This session welcomes case studies as well as theoretical approaches that refine or redefine the concepts outlined above.


[8] Artists, critics, and viewers

Chairs: Rakhee Balaram (University at Albany, NY), Flavio Fergonzi (Scuola Normale Superiore, Pisa)

The session invites to discuss the general statement according to which the separation between the work of art and art criticism has disappeared. The notions of authenticity, reproduction, and forgery have long been topics of discussion; furthermore the eyes of the artist, critic and viewer might now appear to be interchangeable. The session aims to investigate to what extent this new hegemony of criticism has until now undermined not only historical paradigms but also the very practice of art history.



We invite proposals for 20-minute papers, that will be followed by 10-minute discussions. Please submit a 350/450-word abstract, a short bio (max. 100 words) and a cv as a single PDF file by uploading it at the following link:

Please note that your abstract needs to have a concise title, pertinent to the content of you talk, since it will be featured in the conference program  and on social media.

If you have further documents that you wish to attach to your proposal (references, list of publications, institutional affiliation etc.), we kindly ask that you combine them to the  proposal, bio and cv and send everything  with a single-file upload.

If you are presenting a proposal for a paper, please remember that it is meant to be pertinent in the topics of the session for which you are applying.

If you apply for a poster presentation instead, it is not necessary to indicate a specific session.

Papers can be delievered in any language, however we ask a copy of the contribution in English, to be projected on a screen during the talk. The debates will be moderated in English.

Deadline for submissions: January 15th, 2019

Notification of acceptance: February 28th, 2019

Draft paper submission: in the two months prior to the conference the conveners

will be in contact with the Congress organizers and the Chairs to discuss draft

versions of their papers/posters.



Young scholars, graduate students, PhD students and candidates have the opportunity to attend the Congress presenting a Paper or a Poster, qualifying for grants provided by the Getty Foundation – Los Angeles. Applicants for the Getty Grants should not upload their proposals using the platform. They are instead kindly asked to submit their proposals and documents sending an e-mail at the following address: and pointing out they are applying for the Getty Foundation grants.

To the grant holders will be given more information once they will receive an acknowledgement of receipt.

The awarded Papers and Posters will be published on the CIHA Italia Firenze 2019 website as content proceedings of the Congress.

Applicants coming from low GDP countries worldwide are especially welcome.


-CIHA plans to refund Speakers with a grant of about 500 € that will be handed at their arrival in Florence.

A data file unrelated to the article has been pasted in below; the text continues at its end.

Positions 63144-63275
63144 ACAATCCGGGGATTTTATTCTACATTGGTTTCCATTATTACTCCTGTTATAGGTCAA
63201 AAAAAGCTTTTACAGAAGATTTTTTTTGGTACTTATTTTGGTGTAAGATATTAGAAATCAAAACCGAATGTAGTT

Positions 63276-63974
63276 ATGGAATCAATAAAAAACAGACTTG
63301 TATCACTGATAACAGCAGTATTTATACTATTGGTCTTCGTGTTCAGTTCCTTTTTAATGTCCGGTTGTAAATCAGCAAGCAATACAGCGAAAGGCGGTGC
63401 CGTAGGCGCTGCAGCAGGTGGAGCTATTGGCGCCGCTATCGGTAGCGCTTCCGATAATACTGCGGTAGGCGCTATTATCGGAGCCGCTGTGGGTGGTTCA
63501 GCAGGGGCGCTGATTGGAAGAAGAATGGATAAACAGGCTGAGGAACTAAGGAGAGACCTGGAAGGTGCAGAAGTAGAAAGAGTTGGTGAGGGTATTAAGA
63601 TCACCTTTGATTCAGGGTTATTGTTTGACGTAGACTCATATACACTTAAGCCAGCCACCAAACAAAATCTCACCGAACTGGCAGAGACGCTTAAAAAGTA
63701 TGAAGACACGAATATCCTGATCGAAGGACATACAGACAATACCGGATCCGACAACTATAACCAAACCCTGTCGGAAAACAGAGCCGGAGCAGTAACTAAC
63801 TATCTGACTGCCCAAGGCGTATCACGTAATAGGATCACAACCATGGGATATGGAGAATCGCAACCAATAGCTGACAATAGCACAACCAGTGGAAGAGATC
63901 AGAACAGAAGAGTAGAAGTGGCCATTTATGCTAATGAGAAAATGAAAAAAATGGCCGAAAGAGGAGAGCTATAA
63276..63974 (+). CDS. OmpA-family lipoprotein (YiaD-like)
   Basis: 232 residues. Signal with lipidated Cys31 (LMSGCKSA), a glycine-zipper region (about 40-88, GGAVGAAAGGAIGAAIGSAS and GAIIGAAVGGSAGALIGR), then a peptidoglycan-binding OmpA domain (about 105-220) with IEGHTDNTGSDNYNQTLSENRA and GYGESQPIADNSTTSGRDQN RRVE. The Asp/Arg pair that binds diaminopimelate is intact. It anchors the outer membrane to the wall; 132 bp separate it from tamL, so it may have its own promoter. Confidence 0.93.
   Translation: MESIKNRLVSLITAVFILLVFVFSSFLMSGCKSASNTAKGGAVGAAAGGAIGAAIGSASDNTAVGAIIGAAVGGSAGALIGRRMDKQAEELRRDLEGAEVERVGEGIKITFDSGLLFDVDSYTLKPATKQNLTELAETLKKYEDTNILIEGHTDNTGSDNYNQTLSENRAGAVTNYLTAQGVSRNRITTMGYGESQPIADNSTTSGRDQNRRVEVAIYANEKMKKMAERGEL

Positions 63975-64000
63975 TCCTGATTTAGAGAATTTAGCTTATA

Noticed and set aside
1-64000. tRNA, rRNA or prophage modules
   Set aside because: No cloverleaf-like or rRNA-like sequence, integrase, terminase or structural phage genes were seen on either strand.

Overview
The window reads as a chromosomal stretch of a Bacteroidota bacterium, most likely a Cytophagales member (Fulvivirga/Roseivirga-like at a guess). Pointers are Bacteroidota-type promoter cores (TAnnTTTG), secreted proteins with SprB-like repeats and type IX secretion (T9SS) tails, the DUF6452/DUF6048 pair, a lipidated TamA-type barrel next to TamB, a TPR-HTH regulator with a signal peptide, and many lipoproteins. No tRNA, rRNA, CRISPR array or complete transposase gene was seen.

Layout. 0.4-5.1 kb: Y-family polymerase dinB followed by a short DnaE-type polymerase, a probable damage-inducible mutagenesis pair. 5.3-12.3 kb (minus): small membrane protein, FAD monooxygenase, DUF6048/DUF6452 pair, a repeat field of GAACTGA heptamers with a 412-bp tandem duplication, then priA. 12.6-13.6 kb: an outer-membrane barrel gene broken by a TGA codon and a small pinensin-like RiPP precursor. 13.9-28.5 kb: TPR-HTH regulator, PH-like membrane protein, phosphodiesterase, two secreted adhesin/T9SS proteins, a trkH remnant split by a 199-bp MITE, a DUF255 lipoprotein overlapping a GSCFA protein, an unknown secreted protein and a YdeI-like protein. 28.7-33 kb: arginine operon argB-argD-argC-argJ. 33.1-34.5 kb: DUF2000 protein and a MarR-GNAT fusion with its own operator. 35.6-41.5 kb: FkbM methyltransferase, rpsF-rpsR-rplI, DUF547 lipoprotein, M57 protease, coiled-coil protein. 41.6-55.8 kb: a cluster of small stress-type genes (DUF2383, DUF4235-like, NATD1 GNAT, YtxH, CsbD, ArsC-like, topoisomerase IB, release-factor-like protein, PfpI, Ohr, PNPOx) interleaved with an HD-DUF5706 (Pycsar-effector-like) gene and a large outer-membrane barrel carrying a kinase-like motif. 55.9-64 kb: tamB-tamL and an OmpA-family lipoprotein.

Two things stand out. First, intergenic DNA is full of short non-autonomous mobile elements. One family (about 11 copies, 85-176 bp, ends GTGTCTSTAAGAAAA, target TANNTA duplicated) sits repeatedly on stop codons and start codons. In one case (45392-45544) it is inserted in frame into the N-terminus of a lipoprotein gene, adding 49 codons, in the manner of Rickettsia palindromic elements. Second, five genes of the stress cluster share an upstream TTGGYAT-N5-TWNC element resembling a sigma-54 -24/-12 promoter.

-The registration fee for Speakers is of 150 €. It includes congress kit, participation in all the sessions, Opening cocktail and keynote speeches. More information on terms of payment will be given soon.

-The registration fee for young scholars, PhD students and graduated students is of 80 €.

-Travel and accommodation: travel organization will be up to each Speaker, as well as the accommodation option (the CIHA Italia Committee Secretariat will provide soon a list of suggestions). It is expected that candidates are able to seek funding in their own country to cover travel and accommodation expenses.


For any further information on the application procedure please contact us using the following email address:

or visit the Websites:

– and

Deadline for submissions: January 15th, 2019.

16th Annual Graduate Symposium in Nineteenth-Century Art (New York, 18 Mar 18)

Dahesh Museum of Art, New York City, March 24, 2019

Deadline: Jan 13, 2019

Sixteenth Annual Graduate Student Symposium in the History of Nineteenth-Century Art

The Sixteenth Annual Graduate Student Symposium in the History of Nineteenth-Century Art, co-sponsored by the Association of Historians of Nineteenth-Century Art (AHNCA) and the Dahesh Museum of Art, will be held on Sunday, March 24, at the Dahesh in New York City. The Mervat Zahid Cultural Foundation has generously provided the Dahesh Museum of Art Prize of $1000 for the best paper, with the opportunity for publication in Nineteenth-Century Art Worldwide. Some travel funding is available.

Graduate students are invited to submit proposals for 20-minute papers on topics in the history of art and visual culture of the long nineteenth century (1789–1914). Proposals that give evidence of new scholarship and originality of approach are especially encouraged. Send the following materials to the selection committee as a single email attachment (not as multiple attachments) addressed to: Combine the following documents into a single file attachment; do not send multiple files:

•    brief c.v. (2-page maximum)

•    cover sheet with name, school, title of paper, and name of faculty adviser on the proposed paper, as well as its relation to the doctoral dissertation

•    2-page (500-word) abstract

To be considered, proposals must be received by Sunday, January 13, 2019. Invitations to participate will be sent out by email no later than January 27, 2019.

For additional information, please e-mail Patricia Mainardi (AHNCA Programs Chair) at

Prints and Drawings Curatorship (Cambridge, ‪9-11 Jul 19‬)

Harvard Art Museums, Cambridge, MA, USA, July 9 – 11, 2019

Deadline: Jan 25, 2019

Call for Participants: The Potential of Technical Studies and Conservation for Prints and Drawings Curatorship: A Professional Workshop (Harvard Art Museums)

The Potential of Technical Studies and Conservation for Prints and Drawings Curatorship is an intensive three-day international workshop to support up to 16 early and mid-career curators in the fields of prints and drawings. The program is scheduled to take place July 9-11, 2019 at the Harvard Art Museums in Cambridge, Massachusetts. The workshop is funded by the Getty Foundation through The Paper Project: Prints and Drawings Curatorship in the 21st Century.